Josh also loves sports, and he runs marathons and skiis. This started early on, when Michelle began running as a way to keep herself healthy. In 2008, “Team Joshua” was born. They started running half marathons and marathons. “It has become a mission,” she said. The community helped them raise money for a racing wheelchair and they were able to run the Toronto marathon together. They also became the first mother and child wheelchair team to qualify for the Boston marathon. To keep active in the winter, Michelle, an ardent skier herself, became a certified disabled ski instructor so she could ski with her son. “It’s something we can do with able bodied friends,” she said. They have received grants from Canucks for Kids and Variety Club to help with the equipment. “We just got out there and did everything that we could,” Michelle said.

“My goal as a mother has always been to make Josh as independent as possible, and the possibilities have opened up significantly for him as a result of this diagnosis. He could work - he could be a productive member of society, rather than being a drain on the system.”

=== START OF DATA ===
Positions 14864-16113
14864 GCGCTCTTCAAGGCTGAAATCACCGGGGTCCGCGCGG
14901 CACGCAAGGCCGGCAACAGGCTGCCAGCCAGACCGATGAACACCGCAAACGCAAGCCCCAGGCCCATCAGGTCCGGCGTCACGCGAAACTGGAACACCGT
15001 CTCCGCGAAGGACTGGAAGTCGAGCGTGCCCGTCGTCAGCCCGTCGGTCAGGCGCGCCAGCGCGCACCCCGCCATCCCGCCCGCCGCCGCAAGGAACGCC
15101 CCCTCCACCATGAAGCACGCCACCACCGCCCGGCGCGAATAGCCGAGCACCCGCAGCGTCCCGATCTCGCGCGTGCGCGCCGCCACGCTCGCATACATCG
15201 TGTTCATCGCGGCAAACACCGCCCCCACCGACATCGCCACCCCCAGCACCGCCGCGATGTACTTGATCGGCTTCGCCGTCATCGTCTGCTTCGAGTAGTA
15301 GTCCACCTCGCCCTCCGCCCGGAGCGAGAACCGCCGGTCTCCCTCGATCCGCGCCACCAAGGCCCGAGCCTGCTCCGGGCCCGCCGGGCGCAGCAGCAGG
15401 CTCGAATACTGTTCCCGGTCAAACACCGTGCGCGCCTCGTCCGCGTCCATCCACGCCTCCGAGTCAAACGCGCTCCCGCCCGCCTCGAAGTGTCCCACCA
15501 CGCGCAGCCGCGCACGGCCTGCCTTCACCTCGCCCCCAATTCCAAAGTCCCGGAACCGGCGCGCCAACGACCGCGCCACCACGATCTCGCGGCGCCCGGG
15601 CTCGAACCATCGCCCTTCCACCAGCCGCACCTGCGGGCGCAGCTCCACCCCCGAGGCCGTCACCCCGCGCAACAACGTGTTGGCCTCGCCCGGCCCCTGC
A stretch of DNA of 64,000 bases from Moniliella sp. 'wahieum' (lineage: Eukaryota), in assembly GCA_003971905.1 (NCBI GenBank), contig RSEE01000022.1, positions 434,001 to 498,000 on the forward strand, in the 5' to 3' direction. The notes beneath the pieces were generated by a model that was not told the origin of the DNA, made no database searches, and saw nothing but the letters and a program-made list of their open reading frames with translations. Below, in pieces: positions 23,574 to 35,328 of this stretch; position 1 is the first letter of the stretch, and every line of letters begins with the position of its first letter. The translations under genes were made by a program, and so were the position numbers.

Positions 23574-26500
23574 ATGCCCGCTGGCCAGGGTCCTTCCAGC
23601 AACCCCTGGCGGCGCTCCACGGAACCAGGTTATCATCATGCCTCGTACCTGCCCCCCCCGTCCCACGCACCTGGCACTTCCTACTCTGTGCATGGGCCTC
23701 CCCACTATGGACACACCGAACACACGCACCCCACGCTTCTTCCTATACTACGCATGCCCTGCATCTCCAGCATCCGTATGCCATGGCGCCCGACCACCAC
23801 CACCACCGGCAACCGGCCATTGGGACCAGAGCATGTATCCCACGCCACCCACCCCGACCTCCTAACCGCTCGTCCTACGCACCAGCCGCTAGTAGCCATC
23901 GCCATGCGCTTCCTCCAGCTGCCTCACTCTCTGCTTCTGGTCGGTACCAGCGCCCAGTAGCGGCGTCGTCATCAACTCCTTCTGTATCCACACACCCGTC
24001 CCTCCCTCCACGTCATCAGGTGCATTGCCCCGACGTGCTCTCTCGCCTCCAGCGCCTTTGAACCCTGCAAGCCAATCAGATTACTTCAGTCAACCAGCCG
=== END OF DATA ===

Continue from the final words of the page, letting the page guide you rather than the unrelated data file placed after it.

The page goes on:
The diagnosis has also given Joshua confidence. “He’s a teenager now and he’s a rascal,” Michelle said. “He’s learning about himself for the first time, he’s in his power chair and going to classes with his peers. He wants to hang out with his friends.” Recently, Josh wrote a speech using a communication App. “This is all because we have a diagnosis that shows he’s not cognitively impaired,” Michelle said. So he is now expected to learn and step up.”

Learn more about Team Joshua, via this link.
“My goal as a mother has always been to make Josh as independent as possible, and the possibilities have opened up significantly for him as a result of this diagnosis. He could work - he could be a productive member of society, rather than being a drain on the system.”
Michelle

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TIDE BC / Biochemical Diseases Clinic
BC Children's Hospital
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4480 Oak Street